Yes, both rim and tire were fine. All four are still on there now, briefly now until new offroad wheels and tires go on this week and will eventually sell these.Sad turn of events. Did that wheel/tire survive the crash?
Depending on how insurance plays out, could end up with some "extra" money to build it back better. Sometimes you can get lucky like that.
Yep, I heard good things too. That's who I switched to. Asked 5-6 body shops looking for a painter asked them what insurer was the most cooperative on repairs - three said State Farm, one was a Geico-based shop, and one said "doesnt matter." Three out of five is a pretty good indicator. Apparently SF won't argue against true OEM panels and parts, pays for the good stuff if they're available and pays out quick, at least what these guys found.I've always heard bad things about Geico and progressive, but not state farm if you want to get a way from them.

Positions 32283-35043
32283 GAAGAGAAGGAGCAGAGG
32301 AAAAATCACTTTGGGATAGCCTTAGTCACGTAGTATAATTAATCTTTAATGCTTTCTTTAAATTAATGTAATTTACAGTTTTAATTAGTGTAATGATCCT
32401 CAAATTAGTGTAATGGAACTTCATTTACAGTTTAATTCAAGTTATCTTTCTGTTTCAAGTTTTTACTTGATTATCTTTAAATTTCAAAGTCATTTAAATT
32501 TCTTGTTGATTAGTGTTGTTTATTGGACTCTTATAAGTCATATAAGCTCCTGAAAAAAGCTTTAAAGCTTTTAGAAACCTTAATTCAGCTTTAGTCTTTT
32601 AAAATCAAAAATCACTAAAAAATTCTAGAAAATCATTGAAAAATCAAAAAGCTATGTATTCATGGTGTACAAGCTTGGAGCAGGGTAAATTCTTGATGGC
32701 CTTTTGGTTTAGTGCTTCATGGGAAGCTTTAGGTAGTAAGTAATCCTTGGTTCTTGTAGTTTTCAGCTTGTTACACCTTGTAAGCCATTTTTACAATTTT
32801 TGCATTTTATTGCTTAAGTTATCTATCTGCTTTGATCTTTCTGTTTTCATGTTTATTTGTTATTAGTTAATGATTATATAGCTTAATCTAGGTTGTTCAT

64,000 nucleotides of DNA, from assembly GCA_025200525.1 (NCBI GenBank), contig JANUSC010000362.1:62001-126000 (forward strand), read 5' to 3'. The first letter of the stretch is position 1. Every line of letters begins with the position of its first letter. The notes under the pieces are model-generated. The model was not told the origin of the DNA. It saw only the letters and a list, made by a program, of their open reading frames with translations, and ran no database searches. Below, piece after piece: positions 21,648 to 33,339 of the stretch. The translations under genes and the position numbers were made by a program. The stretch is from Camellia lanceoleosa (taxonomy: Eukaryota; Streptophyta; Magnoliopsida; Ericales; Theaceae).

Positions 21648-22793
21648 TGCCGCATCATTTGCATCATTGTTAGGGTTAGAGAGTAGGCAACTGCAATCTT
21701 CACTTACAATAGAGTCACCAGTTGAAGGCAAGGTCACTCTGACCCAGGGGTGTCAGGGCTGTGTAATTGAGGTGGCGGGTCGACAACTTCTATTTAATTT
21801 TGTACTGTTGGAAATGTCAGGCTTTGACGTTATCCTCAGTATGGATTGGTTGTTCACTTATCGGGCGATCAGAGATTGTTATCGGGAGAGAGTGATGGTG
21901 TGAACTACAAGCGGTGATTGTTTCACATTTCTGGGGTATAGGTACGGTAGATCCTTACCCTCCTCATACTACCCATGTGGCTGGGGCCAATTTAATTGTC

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I'll post pics of the stripped frame. The grease/wax/coating they use scrapes off in the thick areas with a putty knife then wipes off with lacquer thinner - probably 80% of the frame clean was doing that. It did a good job of preventing rust. You're right on everything else being rusted to pits.The frame actually doesn't look all that rusty, the control arms and all the other stuff look pretty cancerous though
buildYou are spot on with contacting seller's politely if you have any issues. I've had pretty much all good success on ebay or wherever using your same method. Ended up with a few free items, and at least replacement or refund on just about everything else.
It's nice to find those rare shops that do some of the more niche work so well. Testing and fixing radiators used to be really common but they aren't treated that way anymore typically.